State Comptroller: Only 30% of illegal West Bank construction demolished

Between the years 1997-2013, according to the report, the Civil Administration found 20,086 instances of illegal construction in Area C.

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March 30, 2016 05:00
4 minute read.
SETTLERS WORK on the construction of a house in the outpost of Achia in the Binyamin region

SETTLERS WORK on the construction of a house in the outpost of Achia in the Binyamin region. (photo credit: REUTERS)

 
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The IDF has failed to tackle the widespread phenomenon of illegal West Bank construction, having demolished only 30% of such structures over a 19-year period, the State Comptroller said in a report it issued on Monday.

Between the years 1997-2013, according to the report, the Civil Administration found 20,086 instances of illegal construction in Area C of the West Bank, which is under Israeli civil and military control.

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Of those illegal structures, 13,481 were built by Palestinians and 6,605 by Israelis.

In the ensuing 19 years, the Civil Administration razed only 5,620 of those buildings, 3,813 of which belonged to Palestinians and 1,807 to Israelis, the report stated.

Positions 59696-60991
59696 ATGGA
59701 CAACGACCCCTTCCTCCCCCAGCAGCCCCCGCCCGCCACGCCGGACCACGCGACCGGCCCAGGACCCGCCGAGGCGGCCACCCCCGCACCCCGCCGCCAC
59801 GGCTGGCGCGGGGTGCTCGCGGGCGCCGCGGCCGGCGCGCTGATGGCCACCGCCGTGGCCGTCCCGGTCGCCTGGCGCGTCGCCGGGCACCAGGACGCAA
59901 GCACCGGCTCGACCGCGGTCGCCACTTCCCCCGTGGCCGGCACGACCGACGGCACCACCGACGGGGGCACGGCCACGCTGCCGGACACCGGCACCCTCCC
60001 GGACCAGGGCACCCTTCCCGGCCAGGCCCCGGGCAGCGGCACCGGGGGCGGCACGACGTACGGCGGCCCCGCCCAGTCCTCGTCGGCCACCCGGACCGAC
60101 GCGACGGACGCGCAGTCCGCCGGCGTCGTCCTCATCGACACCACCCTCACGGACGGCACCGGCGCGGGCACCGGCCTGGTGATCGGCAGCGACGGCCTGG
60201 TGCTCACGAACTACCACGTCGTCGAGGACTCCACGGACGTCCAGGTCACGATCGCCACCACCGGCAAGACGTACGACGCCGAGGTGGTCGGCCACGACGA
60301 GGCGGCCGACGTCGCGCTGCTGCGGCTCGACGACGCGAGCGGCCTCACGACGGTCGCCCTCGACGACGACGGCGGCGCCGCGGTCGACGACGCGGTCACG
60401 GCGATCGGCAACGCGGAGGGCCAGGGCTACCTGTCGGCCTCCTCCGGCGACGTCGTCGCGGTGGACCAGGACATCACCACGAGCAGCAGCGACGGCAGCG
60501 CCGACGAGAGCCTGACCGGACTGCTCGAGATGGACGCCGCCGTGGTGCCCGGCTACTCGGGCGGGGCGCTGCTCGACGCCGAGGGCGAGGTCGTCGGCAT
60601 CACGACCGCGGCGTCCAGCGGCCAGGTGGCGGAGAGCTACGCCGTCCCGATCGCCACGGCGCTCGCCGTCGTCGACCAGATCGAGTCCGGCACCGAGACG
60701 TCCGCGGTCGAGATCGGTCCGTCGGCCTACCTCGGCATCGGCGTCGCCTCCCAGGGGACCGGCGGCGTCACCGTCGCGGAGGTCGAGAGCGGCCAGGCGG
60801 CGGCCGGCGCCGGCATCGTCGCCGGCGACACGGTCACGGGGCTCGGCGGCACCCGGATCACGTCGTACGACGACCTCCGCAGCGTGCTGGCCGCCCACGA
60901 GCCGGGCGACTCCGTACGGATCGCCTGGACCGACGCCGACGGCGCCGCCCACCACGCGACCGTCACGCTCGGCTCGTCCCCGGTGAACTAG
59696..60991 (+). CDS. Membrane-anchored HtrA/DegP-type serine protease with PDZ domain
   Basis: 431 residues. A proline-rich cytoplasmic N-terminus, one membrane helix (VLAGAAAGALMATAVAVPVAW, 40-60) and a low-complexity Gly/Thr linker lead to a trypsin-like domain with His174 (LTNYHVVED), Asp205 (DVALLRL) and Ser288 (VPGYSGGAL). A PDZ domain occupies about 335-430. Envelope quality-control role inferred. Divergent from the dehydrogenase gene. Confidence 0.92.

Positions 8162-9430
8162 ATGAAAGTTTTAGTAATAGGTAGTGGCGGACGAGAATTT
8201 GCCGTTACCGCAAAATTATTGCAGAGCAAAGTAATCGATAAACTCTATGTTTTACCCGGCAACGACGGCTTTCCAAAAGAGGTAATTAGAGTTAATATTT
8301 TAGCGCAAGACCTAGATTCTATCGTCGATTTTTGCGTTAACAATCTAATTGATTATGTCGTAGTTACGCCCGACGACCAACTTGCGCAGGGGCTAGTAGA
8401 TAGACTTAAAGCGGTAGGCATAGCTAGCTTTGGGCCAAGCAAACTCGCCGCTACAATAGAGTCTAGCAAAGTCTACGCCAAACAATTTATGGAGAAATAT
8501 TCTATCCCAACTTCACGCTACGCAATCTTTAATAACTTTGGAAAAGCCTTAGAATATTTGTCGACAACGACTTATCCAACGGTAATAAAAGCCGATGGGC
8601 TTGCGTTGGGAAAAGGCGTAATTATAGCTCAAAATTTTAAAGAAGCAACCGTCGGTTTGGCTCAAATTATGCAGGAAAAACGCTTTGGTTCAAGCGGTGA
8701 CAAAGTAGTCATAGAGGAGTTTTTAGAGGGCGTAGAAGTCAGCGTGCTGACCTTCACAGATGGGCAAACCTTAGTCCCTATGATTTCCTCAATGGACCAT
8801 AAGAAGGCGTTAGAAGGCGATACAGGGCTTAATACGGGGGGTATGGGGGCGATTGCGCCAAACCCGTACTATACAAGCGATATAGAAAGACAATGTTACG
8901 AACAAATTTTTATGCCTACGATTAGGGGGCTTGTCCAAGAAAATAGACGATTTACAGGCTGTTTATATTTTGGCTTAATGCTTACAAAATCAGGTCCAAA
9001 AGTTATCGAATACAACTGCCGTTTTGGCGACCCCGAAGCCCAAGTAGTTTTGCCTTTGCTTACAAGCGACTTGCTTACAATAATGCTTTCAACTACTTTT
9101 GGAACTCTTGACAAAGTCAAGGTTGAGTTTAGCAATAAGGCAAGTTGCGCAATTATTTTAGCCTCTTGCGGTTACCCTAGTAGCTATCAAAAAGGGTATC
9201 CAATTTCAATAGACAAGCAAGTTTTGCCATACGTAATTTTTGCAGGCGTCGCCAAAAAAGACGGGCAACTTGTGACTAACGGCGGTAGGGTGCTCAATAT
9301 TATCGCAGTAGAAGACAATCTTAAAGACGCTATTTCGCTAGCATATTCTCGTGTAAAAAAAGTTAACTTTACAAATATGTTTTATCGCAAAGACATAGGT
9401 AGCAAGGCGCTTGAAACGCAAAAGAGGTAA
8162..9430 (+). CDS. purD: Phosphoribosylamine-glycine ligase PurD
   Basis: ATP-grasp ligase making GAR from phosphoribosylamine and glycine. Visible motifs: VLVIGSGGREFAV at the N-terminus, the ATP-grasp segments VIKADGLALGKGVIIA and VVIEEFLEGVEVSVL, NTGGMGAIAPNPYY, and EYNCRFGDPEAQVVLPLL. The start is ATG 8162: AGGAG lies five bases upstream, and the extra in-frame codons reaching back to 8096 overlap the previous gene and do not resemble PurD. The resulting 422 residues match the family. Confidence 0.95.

It further found that between the years 2008 and 2013, the pace of illegal construction increased, while the number of demolitions decreased.

Forty-six percent of the illegal construction occurred between the years 2008 and 2013, during which time the Civil Administration identified 9,371 instances of illegal building, the state comptroller report said.

Some 6,547 of those structures were Palestinian and 2,824 were Israeli.



Similarly, it said that 24% of the structures that were razed between 1997 and 2013 were taken down within the last six years of that period. This amounted to 1,340 demolitions between 2008 and 2013, of which 925 were Palestinian buildings and 415 were Israeli.

Even illegal structures that are high on the demolition priority list have not yet been leveled, the comptroller’s report said.

From the period of 2008 to 2013, some 221 of the illegal Israel building was on private Palestinian property and 26 of the illegal Palestinian structures were in firing zones, despite the no-tolerance policy for illegal building in these areas.

There were no appeals or requests for building permits filed for these structures. Nothing was stopping the Civil Administration from demolishing them and yet 161 of the 221 structures were listed in the computer as buildings that could not be removed, the report stated.

Left-wing activists and politicians have long lambasted the Civil Administration for failing to enforce building regulations, focusing their activities solely on the issue of unauthorized settler construction, while ignoring the issue of illegal Palestinian building.

Oppositely, right-wing activists and politicians in the last few years have focused on the illegal Palestinian construction and charged that the Civil Administration has failed in tackling that phenomenon.

The comptroller agreed that there was little oversight in both the Israeli and Palestinian communities and ordered the Civil Administration to come up with a plan to deal with the large amount of illegal building that would have the approval of the upper political echelons.